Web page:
Thursday, February 03, 2005

More on the report

I think the wording used in the Grading the States 2005 report is a bit clearer than the verbiage presented to voters in 2004-016 RE: Highway and transportation petition (version 4).

Verbiage from report:
A ballot measure in November had the effect of shifting some motorfuel and auto-sales tax revenues out of the general fund to the Department of Transportation. This will be phased in, with a $70 million impact in 2006, but by 2009, the DOT will see $187 million more funding, while the general fund will get that much less.

The effect of this switch will be to enlarge a general fund gap that is already serious: The current year’s budget was funded with about $400 million in oneshot revenues that will not be available next time. Meanwhile, Medicaid continues to be a budget-buster. The legislature has consistently underestimated the annual cost of the program, requiring regular supplementals. This year is no different—spending for Medicaid is expected to exceed plans by around $100 million.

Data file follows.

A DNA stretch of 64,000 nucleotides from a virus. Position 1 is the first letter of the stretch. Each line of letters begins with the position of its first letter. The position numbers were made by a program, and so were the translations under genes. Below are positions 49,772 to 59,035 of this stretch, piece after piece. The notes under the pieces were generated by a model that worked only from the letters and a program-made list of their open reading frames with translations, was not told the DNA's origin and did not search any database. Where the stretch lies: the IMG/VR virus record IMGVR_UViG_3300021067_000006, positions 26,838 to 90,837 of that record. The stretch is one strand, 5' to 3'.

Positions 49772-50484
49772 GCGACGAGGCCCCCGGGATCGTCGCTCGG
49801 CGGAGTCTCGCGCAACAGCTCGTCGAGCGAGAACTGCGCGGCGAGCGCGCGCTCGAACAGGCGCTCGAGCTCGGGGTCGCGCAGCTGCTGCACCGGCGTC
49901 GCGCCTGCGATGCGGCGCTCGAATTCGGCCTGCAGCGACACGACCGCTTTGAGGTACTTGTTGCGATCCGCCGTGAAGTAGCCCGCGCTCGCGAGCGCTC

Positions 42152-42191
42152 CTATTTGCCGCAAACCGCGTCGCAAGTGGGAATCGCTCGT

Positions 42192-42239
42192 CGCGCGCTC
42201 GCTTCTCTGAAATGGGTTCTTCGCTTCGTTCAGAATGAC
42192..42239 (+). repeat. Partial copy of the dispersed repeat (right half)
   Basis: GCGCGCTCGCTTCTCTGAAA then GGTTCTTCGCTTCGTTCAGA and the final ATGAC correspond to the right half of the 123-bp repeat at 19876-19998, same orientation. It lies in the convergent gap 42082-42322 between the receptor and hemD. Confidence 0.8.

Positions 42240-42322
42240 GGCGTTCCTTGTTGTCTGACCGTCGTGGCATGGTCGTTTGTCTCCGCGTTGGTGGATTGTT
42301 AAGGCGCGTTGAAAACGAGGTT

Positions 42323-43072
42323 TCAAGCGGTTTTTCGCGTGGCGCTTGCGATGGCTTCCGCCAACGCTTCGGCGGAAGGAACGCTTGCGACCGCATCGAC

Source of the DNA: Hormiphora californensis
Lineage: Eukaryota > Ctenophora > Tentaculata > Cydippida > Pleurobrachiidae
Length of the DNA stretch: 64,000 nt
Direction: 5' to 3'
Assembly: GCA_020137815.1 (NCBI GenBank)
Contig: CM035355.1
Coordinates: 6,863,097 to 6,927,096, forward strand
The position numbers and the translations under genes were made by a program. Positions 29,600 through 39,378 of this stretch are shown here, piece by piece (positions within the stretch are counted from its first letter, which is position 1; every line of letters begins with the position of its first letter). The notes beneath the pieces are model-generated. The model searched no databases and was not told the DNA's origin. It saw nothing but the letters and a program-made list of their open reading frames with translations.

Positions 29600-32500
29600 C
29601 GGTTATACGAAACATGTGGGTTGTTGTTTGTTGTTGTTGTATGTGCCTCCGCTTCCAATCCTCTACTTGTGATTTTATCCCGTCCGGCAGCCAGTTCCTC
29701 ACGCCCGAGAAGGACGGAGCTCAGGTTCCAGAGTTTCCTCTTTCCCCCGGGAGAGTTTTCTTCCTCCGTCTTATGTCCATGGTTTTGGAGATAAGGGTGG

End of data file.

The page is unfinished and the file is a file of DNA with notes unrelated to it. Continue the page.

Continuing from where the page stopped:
Verbiage from the petition that was presented on the voting ballot:
The constitutional amendment has a zero net fiscal impact. The amendment increases funding for the Department of Transportation to be used for transportation purposes only and limits the use of highway user fee revenues by other state agencies. The indirect fiscal impact on state and local governments, if any, is unknown.

Even though the Net Fiscal Impact may be zero in regards to the State, following the philosophy of State Money is State Money, it would have been good to note what services were funded by the money when it was part of the general revenue, and what happens to those services when the money is moved. Who wouldn't vote for it. In a nutshell it came across as we are going to use the money for what the money is suppose to be used for and there will be no impact. From that, who could say no?

The Springfield News Leader commented on the report today.

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